Climate Change
Early Warning & Risk Analysis
Energy
Global Issues
Megan Darby

The International Monetary Fund is to start factoring in climate change to its macroeconomic models from next year, Climate Home has learned. That means its much-cited World Economic Outlook could expose how moves to curb greenhouse gas emissions threaten growth in oil-exporting countries, for example. The Washington DC-based IMF is the world’s leading authority on financial stability, boasting significant influence in the 188 countries it counts as members.

In May, it released a controversial study suggesting fossil fuel subsidies were worth US$5.3 trillion a year. In August, it urged Saudi Arabia to diversify its economy away from oil. Christine Lagarde, head of the organisation, has repeatedly called for carbon pricing to encourage green investment.

For the complete article, please see Climate Home.

Source:
Climate Home

Climate Diplomacy
Europe
Sam Morgan, EURACTIV

Russia’s economic development minister warned last week that the EU’s plans to deploy a carbon tax at the bloc’s borders will not be in line with World Trade Organisation (WTO) rules, just as Brussels doubled down on the idea of green tariffs.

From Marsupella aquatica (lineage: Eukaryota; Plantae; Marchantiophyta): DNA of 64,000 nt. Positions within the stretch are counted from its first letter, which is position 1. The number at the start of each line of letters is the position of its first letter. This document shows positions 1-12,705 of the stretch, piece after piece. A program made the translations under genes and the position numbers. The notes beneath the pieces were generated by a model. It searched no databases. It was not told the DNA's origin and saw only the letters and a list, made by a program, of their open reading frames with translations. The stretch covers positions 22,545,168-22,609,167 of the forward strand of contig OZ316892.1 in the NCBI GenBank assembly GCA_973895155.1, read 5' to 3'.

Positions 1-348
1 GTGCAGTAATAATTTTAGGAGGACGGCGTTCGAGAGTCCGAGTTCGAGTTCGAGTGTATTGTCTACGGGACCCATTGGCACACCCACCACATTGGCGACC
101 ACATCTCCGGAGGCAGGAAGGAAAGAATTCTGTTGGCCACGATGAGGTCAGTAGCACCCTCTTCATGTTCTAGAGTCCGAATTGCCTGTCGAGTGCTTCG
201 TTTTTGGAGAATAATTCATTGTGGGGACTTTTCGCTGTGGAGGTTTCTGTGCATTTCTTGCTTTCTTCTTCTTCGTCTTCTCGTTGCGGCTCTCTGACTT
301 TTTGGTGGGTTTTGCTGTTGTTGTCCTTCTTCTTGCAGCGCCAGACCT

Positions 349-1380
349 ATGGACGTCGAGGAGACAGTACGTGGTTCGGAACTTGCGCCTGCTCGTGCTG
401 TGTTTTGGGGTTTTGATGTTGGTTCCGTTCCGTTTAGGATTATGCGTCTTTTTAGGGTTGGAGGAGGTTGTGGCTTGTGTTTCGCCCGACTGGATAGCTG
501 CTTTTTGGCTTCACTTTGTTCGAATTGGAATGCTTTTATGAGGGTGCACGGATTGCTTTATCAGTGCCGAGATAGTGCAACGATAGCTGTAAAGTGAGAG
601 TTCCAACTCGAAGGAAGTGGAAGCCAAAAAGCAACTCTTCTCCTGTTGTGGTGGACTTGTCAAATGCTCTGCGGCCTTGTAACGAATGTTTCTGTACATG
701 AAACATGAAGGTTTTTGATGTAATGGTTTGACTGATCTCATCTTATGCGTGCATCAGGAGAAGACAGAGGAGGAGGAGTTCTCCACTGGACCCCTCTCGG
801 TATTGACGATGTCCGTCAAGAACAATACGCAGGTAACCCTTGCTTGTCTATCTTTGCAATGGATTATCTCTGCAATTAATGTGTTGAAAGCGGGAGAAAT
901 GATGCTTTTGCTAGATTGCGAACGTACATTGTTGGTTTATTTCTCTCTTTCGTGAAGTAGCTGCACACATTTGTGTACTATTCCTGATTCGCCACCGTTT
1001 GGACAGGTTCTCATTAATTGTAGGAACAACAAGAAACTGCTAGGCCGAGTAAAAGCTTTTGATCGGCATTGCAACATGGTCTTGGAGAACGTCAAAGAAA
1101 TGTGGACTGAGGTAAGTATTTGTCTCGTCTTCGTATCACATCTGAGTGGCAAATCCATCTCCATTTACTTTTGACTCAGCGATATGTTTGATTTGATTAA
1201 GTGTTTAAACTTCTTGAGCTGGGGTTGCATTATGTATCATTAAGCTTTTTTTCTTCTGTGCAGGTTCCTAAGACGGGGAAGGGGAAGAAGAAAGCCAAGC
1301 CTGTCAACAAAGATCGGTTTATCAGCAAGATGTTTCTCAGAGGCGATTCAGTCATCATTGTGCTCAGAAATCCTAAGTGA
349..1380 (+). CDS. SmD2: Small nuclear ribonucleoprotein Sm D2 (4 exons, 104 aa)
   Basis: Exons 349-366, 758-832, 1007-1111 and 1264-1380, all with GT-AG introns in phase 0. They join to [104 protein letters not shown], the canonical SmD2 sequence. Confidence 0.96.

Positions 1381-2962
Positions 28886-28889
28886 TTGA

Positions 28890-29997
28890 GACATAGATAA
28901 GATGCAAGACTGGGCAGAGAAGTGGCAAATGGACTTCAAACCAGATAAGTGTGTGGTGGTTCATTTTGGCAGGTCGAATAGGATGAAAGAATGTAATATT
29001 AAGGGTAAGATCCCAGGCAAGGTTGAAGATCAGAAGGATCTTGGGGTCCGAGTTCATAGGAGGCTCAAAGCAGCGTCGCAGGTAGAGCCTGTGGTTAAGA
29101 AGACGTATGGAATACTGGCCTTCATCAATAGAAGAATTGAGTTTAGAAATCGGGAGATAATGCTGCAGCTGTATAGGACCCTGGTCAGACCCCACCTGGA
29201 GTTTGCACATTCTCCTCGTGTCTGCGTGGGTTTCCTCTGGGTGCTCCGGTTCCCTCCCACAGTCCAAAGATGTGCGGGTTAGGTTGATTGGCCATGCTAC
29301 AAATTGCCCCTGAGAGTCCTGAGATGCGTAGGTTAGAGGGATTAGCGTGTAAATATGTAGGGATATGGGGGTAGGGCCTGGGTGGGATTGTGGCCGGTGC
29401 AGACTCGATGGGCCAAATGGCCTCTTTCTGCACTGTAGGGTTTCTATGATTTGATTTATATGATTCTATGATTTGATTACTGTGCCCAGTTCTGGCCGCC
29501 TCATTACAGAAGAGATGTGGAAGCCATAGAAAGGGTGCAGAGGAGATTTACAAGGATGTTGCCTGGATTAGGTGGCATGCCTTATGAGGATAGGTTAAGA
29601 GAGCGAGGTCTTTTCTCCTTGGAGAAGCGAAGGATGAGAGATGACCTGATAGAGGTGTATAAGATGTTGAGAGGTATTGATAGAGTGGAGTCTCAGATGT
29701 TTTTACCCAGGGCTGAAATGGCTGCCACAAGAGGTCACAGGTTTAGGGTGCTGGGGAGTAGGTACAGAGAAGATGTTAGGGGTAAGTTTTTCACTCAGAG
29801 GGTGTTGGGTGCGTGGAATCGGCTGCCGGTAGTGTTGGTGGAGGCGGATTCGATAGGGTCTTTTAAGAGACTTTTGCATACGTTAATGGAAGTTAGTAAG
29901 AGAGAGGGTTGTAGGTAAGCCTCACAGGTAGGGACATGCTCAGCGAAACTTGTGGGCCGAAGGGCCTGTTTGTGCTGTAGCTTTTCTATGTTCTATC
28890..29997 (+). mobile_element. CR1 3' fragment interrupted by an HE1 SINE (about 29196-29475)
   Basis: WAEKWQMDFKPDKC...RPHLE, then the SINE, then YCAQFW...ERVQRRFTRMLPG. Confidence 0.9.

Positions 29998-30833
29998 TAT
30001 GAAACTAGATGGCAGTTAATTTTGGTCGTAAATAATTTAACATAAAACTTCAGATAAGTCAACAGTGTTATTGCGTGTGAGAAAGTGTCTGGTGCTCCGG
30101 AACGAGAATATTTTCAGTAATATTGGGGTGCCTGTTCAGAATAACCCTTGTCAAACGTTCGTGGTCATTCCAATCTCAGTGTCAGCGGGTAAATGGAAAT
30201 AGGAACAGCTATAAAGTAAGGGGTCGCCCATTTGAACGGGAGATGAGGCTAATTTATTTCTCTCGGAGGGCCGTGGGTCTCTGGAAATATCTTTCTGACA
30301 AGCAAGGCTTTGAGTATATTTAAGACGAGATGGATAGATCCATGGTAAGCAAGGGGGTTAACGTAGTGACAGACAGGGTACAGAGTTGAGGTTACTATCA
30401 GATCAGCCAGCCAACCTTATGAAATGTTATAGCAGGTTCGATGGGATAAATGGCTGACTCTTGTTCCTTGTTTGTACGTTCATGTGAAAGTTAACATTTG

Paul Joffe

The pandemic and racial justice protests call for justice and crisis preparedness – an opportunity also to act on climate change. Successfully taking advantage of this momentum, however, requires a climate strategy that ensures everyone has a voice and a stake. Here, Paul Joffe builds on a previous correspondence about how to begin that effort in this time of crisis.

Water
Asia
Scott Moore, New Security Beat

Few places have suffered more from the COVID-19 pandemic than southern China, the region where the novel coronavirus was first detected in the city of Wuhan. But it turned out that the pandemic is not the only calamity to befall south China this year. The region has been inundated by heavy rainfall since late May, creating a risk of catastrophic flooding.

Climate Change
Global Issues
Manon Levrey, EPLO

Natural resources-based conflicts are sometimes made complex by non-climate push and pull factors, like unemployment and political tension. These factors should be taken into account when developing and implementing a peacebuilding strategy, making sure all stakeholders are at the table – including those fueling the conflict. The online workshop ‘Integrating peacebuilding and climate change mitigation efforts in natural resource management’, organised by the European Peacebuilding Liaison Office (EPLO) and adelphi, looked into this complex issue.